What do the trees, insects, and cultural traditions of the Amazon have to do with blockchain and DNA sequencing? Everything, according to a group of international scientists proposing a new way to save the world’s largest rainforest.

Their idea was triggered by the 2016 study, “Land-use and climate change risks in the Amazon and the need of a novel sustainable development paradigm,” published in the scientific journal PNAS (Proceedings of the National Academy of Sciences of the United States of America), which found that rising temperatures and deforestation in the region could lead the forest to an irreversible “savannization” point (that is, turn the climate of the rainforest into that of a savanna). To avoid this scenario, the study’s authors propose an approach to sustainable development combining advanced technology with traditional knowledge, exploring how the forest’s biodiversity can be protected, yet also become a profitable source of products, services and experiences bringing income to the Amazon’s indigenous peoples.

But how to put this idea into practice? To answer this and other questions about the project, now called Banco de Códigos da Amazônia (Amazon Database), with partners such as the World Economic Forum, Believe.Earth spoke with the study’s lead author, the Brazilian scientist Carlos Nobre, who also co-authored the Fourth Assessment Report of the Intergovernmental Panel on Climate Change (IPCC), which received the Nobel Peace Prize in 2010.

BE – According to your research, what may happen to the Amazon?
CN – The Amazon Rainforest may disappear or be cut back in some areas. As deforestation and loss of biodiversity continue, the risks of these irreversible changes in the forest will increase. An increase of 4°C (39.2°F) or deforestation above 40 percent of the forest area [the region has warmed by 1°C (33.8°F) in the last 60 years and deforestation is reaching 20 percent] will lead the Amazon to a critical point.

Believe.Earth (BE) – Why haven’t we found an efficient way to save it?
Carlos Nobre (CN) – What we’ve seen so far are two approaches to the Amazon that do not work. The first is to look at the rainforest simply as a place to be preserved, with no economic activity. The second one, responsible for deforestation, is to see the Amazon simply as a source of commodities [meat and soybeans, for example], natural resources [wood and ore] and energy, with hydroelectric plants. These two approaches clash all the time, and trying to align them is definitely not working.

BE – What’s the answer?
CN – Our idea is to create a third way, using cutting-edge technology as the basis for a new model of sustainable development in the Amazon Rainforest. A path with an economic bias, since it must be more profitable than livestock, but which is based on preserving the forest and valuing the assets of biodiversity. So, we must take into account that we are in the century of knowledge. Thus, instead of adding value to natural resources or commodities, we must use the huge potential for knowledge that is already present throughout the forest.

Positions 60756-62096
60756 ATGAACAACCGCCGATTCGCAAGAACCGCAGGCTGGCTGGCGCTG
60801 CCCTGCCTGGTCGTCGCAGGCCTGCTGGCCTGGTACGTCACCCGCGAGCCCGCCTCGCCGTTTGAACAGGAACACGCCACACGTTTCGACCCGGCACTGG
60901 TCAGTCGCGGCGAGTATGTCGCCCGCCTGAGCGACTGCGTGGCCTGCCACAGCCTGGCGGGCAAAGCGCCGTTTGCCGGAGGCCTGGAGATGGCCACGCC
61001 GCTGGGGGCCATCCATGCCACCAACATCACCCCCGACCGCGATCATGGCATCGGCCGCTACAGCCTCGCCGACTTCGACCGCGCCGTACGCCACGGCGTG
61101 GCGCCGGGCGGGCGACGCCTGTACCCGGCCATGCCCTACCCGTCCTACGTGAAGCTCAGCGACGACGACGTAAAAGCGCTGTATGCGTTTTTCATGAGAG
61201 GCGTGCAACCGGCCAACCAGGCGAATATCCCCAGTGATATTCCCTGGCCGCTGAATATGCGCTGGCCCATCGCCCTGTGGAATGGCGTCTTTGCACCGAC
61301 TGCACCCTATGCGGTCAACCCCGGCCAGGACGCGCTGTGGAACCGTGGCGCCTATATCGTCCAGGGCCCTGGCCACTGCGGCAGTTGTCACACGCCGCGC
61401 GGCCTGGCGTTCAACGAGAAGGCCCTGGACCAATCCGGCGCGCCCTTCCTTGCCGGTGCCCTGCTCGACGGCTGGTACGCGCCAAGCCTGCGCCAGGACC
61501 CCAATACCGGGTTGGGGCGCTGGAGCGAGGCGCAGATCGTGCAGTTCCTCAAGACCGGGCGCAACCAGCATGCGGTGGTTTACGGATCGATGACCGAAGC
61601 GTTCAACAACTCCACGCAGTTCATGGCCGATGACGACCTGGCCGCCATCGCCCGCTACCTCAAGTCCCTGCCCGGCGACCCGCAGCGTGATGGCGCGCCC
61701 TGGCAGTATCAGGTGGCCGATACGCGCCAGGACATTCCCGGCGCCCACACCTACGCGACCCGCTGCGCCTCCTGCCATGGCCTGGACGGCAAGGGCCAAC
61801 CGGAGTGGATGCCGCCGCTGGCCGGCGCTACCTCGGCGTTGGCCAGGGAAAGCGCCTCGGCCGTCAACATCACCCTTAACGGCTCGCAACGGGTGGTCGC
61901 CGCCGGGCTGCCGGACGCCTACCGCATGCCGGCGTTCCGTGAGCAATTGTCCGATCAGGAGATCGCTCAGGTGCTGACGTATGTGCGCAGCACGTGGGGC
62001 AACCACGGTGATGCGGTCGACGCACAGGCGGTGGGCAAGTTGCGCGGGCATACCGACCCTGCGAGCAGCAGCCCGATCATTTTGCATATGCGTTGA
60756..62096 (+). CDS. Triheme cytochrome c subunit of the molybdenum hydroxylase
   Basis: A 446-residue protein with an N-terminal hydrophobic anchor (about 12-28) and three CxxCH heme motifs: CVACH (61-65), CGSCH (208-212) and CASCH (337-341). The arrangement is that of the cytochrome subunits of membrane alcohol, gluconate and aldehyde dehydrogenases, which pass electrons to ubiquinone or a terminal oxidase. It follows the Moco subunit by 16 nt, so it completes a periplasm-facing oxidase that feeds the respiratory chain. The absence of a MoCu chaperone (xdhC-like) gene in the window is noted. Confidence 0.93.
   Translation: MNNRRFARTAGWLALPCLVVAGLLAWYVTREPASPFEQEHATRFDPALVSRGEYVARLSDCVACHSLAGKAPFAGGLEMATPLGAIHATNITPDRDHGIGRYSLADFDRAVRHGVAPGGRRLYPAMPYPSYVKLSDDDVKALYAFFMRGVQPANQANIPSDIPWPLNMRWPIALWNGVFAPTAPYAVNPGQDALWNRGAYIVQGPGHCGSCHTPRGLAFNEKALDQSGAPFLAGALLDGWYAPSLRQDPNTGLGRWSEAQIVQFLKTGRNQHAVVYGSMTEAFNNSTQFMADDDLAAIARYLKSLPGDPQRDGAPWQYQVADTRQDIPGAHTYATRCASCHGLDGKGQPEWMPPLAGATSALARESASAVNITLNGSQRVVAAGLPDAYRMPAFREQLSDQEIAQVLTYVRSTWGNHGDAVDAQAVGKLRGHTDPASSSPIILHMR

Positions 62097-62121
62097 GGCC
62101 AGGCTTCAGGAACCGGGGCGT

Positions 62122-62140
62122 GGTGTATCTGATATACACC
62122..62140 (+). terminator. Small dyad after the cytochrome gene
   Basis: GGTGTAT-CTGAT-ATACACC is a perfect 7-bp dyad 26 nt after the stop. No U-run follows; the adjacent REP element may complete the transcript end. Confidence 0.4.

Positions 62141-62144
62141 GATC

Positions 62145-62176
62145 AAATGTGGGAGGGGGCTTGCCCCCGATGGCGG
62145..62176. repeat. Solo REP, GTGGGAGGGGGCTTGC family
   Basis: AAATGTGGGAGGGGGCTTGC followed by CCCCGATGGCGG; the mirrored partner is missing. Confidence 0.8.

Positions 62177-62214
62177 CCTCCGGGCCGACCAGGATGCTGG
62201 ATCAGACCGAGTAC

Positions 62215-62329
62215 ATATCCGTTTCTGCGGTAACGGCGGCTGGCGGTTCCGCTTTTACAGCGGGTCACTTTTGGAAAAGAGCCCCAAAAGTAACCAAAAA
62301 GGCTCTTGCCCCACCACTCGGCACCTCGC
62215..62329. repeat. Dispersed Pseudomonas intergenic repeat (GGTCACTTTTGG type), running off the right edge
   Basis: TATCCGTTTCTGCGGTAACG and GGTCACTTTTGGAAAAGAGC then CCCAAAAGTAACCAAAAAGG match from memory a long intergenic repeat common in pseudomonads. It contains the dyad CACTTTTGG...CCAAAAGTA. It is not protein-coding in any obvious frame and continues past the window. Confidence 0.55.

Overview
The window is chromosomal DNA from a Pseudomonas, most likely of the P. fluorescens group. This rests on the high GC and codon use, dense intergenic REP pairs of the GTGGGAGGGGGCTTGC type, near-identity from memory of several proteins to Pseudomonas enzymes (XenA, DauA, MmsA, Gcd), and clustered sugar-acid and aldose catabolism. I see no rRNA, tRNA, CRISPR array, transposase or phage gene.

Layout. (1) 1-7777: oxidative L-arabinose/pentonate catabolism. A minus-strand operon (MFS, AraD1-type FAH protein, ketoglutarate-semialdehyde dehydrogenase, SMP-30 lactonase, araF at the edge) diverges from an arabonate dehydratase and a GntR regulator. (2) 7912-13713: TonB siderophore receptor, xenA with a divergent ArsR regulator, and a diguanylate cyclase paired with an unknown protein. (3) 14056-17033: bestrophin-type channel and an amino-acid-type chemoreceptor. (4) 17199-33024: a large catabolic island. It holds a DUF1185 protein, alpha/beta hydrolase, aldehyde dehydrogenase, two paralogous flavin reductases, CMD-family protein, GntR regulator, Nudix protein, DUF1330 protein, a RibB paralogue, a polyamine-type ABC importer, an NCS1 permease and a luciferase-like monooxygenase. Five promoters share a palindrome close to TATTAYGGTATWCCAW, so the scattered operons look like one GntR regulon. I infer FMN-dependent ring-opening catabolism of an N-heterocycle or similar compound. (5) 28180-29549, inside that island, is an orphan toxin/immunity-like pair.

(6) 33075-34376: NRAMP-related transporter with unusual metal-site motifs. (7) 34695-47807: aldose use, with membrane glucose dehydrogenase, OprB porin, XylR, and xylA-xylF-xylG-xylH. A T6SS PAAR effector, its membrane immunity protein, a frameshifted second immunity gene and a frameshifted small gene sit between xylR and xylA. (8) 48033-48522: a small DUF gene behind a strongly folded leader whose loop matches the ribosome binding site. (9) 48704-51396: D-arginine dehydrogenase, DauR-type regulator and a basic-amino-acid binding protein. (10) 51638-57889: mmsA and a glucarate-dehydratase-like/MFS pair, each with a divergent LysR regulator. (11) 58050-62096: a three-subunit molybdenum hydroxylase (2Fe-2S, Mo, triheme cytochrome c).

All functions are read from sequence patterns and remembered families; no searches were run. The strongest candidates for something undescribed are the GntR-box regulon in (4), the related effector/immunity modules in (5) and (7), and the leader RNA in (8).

BE – What kind of technology are we talking about?
CN – The increasingly accessible use of genetics, nanotechnology, artificial intelligence, the ‘internet of things’, blockchain [a shared database of linked, encrypted records] among others. All of them, of course, can be used to serve the indigenous peoples’ needs.

The same white-haired 66-year-old man from the previous photo is wearing glasses and a light blue shirt. His right arm is outstretched, his hand pointing to the forest behind him. In his left hand, he holds a blue folder.

The scientist in the Cuieiras Ecological Reserve, 100 kilometers from Manaus, at the National Institute of Amazonian Research (INPA) (Photo: Volvo Environment Prize 2016)

BE – How are you using these technologies in the Amazon Rainforest right now?
CN We’ve started by using simpler technologies to develop products with high added value that attract larger markets, beginning with the rest of Brazil, and then expanding globally. I’m not just talking about producing the raw material but adding value in the same way that happened with the açaí, which has a world market that moves billions nowadays. If that market has the potential to grow even more, with the commercialization of the oil from the açaí seed and its palm heart, we should think about the potential of the rest of the forest. It is endless. Few of these products currently have market value. But we can change that. And this is done by investing in science and technology to analyze biodiversity, identify potential products, develop them, improve production chains, create strategies for them to reach markets and generate income.

BE – How would this whole process work?
CN –